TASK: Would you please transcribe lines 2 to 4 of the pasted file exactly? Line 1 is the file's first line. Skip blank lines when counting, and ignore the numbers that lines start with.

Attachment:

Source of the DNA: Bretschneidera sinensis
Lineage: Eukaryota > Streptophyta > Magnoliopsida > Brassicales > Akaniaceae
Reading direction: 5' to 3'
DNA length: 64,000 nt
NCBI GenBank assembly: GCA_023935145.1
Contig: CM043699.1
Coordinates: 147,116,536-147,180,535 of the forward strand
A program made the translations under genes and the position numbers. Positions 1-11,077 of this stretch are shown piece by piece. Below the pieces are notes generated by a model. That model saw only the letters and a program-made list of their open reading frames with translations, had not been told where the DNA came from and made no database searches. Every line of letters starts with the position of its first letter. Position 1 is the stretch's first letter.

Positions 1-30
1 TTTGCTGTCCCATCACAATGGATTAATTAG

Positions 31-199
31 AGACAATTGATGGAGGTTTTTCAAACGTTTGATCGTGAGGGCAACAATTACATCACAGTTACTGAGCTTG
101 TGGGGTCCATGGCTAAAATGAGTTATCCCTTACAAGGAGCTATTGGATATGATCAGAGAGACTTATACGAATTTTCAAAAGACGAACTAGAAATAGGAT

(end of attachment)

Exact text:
Lineage: Eukaryota > Streptophyta > Magnoliopsida > Brassicales > Akaniaceae
Reading direction: 5' to 3'
DNA length: 64,000 nt